With every trip, we aim to make this a life-changing experience for all involved; including our children, ZOE parents, and staff.  This can sometimes be a challenge because our ultimate job is to make the care and protection of our children top priority. We recently came across an excellent document from Christian Alliance for Orphans (CAFO) outlining 8 principles for short term missions to benefit vulnerable children and families.

Jedd Medefind, the President of CAFO says, “Short-term mission trips carry the potential for much good and much harm.  Wise engagement is critical, especially when we hope to benefit children.”

This beautifully articulates the heart of ZOE.   He goes on to explain that “These principles have been developed and approved by CAFO, comprised of more than 190 respected organizations serving children in more than 130 nations.  We establish these principles in unity, seeking to empower every church, organization, and volunteer participating in short-term missions to be more thoughtful and effective, particularly in respect to vulnerable children.”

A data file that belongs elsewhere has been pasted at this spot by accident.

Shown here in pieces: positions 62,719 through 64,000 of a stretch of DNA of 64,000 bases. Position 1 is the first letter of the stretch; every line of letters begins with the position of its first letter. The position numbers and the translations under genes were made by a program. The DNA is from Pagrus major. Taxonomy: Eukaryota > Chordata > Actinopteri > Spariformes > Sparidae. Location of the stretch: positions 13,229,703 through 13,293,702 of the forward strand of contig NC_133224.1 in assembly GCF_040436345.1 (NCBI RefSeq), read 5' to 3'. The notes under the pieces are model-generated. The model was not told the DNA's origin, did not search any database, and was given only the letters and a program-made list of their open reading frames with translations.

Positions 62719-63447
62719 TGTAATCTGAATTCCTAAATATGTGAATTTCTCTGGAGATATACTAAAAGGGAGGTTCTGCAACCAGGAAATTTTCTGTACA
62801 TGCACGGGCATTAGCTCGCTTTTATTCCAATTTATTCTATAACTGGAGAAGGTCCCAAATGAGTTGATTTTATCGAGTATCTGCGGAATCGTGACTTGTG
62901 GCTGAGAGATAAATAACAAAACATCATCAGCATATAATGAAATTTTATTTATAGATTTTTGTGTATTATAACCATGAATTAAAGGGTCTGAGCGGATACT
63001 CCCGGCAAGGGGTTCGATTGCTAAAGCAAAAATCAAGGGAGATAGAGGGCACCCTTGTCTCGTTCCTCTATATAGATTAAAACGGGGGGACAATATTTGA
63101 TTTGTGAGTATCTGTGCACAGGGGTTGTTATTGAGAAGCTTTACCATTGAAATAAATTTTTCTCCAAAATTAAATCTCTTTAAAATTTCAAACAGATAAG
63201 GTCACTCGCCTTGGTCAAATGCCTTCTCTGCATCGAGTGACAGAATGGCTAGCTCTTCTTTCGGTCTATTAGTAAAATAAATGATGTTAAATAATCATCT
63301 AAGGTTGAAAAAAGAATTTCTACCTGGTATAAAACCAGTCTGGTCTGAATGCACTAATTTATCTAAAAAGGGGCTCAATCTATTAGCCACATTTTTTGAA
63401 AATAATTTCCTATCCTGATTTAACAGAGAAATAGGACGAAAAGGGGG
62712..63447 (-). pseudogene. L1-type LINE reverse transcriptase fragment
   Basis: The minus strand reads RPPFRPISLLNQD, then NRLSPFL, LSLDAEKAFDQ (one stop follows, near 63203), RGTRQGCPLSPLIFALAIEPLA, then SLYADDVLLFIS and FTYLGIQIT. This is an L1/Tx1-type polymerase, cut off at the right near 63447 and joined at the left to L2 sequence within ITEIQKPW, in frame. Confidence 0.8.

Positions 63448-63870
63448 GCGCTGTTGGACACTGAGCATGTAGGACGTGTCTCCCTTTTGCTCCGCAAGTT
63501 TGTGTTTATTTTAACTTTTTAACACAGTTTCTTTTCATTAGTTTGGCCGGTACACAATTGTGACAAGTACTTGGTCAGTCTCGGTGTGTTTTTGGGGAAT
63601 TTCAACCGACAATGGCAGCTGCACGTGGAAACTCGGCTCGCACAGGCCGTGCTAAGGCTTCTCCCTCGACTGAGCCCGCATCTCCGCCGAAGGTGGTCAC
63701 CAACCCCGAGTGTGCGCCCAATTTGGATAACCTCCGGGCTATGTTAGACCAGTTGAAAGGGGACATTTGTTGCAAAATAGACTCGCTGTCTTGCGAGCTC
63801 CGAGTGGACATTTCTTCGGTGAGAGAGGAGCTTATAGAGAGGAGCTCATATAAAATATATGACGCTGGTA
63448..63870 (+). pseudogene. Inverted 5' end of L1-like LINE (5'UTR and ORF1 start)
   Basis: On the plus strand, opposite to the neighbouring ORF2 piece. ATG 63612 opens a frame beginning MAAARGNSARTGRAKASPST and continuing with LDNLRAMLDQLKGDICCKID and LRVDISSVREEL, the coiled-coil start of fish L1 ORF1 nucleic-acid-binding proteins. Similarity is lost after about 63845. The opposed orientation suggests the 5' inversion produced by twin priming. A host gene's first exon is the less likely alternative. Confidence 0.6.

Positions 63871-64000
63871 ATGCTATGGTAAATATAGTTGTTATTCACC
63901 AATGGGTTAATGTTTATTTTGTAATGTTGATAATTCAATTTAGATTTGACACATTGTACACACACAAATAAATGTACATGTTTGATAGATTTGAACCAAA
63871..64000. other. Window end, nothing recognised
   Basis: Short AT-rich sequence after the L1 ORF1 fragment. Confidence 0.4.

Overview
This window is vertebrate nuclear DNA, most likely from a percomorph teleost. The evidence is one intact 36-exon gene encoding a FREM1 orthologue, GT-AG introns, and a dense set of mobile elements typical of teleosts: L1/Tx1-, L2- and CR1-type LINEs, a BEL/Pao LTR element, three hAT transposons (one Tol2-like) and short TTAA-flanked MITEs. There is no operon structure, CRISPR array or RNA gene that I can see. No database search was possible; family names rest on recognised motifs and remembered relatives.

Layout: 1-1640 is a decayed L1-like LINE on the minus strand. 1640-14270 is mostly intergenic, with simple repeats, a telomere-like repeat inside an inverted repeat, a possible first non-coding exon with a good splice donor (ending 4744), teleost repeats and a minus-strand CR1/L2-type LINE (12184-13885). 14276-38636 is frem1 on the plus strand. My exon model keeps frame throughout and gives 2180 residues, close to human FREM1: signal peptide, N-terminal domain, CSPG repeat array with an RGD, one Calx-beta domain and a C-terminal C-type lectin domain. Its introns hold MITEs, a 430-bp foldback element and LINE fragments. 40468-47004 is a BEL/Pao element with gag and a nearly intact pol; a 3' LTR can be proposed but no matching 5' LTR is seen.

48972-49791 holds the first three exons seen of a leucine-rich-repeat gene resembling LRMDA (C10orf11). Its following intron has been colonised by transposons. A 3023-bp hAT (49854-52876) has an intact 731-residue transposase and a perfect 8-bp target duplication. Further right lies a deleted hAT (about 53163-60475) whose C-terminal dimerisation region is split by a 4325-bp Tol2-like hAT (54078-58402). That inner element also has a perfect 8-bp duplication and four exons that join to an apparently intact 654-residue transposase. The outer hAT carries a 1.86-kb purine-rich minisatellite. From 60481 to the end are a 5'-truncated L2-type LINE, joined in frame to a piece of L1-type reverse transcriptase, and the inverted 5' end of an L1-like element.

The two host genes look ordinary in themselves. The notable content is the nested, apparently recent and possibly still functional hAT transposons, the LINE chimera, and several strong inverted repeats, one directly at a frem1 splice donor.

Christian Alliance for Orphans has established the following 8 Principles that ZOE wholeheartedly embraces as we continue to improve our short term missions program.  

#1 Protection – Safeguarding children from harm is first priority

#2 Attachment – Support bonds between children and their parents or primary caregiver

#3 Caregivers – Honor the role of parents and primary caregivers

#4 Community – Support the communities surrounding vulnerable children

#5 Expectations – Make sure the trip purpose is clear and expectations thoroughly understood